Civilians, including religious scholars, government workers, judges, and lawyers, were also attacked by unidentified actors, almost twice as often as the same period of 2019. IS-K may be conducting such attacks, as the group still retains significant capacity for violence around the country, albeit at a smaller scale oriented around sleeper cells. Moreover, the group’s capabilities could also be boosted by the possibility of disgruntled Taliban fighters, who oppose the peace deal, joining IS-K (PBS, 26 February 2020).

The latest attack of the group on 26 July aimed to release IS-K inmates from Jalalabad Prison and continued for 20 hours, proving that the group still has the capacity to launch complex attacks and seeks to reinforce its fronts.

However, if intra-Afghan talks progress, it is likely that both sides — along with the US — would unite against IS-K as they have in the past, with all parties viewing it as a major threat to peace.

Lastly, the humanitarian situation in the country has been further complicated by the coronavirus pandemic. As the country lacks sufficient medical infrastructure and testing capacity, the low number of confirmed cases likely obscures the scale of the problem (The Diplomat, 3 June 2020).

Partial border closures with neighboring countries have disrupted imports, increasing essential food prices (Reuters, 1 April 2020). The crisis has also provided the Taliban an opportunity to present itself as a legitimate actor by launching a campaign to combat the pandemic (for more, see this spotlight report from ACLED’s COVID-19 Disorder Tracker).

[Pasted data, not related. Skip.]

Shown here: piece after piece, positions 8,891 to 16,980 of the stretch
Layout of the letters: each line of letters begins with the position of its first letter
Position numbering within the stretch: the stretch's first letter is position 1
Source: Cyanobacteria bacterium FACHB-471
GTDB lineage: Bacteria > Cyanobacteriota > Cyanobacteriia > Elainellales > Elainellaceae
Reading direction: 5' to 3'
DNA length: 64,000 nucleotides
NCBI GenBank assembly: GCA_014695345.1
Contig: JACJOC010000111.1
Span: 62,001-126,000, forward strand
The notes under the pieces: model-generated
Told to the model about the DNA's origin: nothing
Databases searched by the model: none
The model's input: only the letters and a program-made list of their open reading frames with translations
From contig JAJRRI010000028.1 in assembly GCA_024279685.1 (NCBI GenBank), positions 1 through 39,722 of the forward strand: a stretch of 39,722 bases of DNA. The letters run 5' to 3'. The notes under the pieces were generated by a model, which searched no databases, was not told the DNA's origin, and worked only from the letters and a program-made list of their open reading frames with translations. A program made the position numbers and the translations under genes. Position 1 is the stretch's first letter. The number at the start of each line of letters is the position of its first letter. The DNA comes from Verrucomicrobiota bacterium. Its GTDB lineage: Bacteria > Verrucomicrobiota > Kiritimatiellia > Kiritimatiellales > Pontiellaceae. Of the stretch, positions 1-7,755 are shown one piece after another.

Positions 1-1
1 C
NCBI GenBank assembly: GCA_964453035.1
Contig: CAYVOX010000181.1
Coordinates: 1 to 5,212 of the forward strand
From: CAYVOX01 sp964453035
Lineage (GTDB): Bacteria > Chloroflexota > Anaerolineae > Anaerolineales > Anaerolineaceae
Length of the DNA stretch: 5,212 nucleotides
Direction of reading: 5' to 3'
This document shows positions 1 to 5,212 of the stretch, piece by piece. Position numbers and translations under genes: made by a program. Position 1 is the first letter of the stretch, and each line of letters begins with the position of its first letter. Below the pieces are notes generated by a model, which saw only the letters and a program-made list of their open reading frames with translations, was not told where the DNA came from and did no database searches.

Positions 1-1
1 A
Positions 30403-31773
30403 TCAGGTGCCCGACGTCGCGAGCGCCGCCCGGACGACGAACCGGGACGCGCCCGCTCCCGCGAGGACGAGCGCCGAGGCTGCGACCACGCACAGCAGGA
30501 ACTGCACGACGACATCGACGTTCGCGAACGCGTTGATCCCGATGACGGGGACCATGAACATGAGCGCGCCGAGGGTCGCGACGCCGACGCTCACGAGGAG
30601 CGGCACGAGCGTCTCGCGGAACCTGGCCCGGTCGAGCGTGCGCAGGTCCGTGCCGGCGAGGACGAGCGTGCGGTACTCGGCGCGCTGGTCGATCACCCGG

The campaign includes raising awareness, providing medical and protective material, and cancelling gatherings in areas under its control — although the group refused to declare an outright ceasefire amid the pandemic.

Additionally, clashes between Afghan forces and the Taliban continue to inflict collateral damage to medical facilities and personnel. Meanwhile, the coronavirus has reportedly spread through the Afghan army, potentially undermining its capacity to respond to Taliban assaults (VOA, 4 July 2020).

The international community has increasingly been providing medical support since the beginning of the crisis, but as the ongoing violence keeps Afghan society vulnerable to such emergencies, the virus is unlikely to be contained in the near future.

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ACLED / Balkantimes.press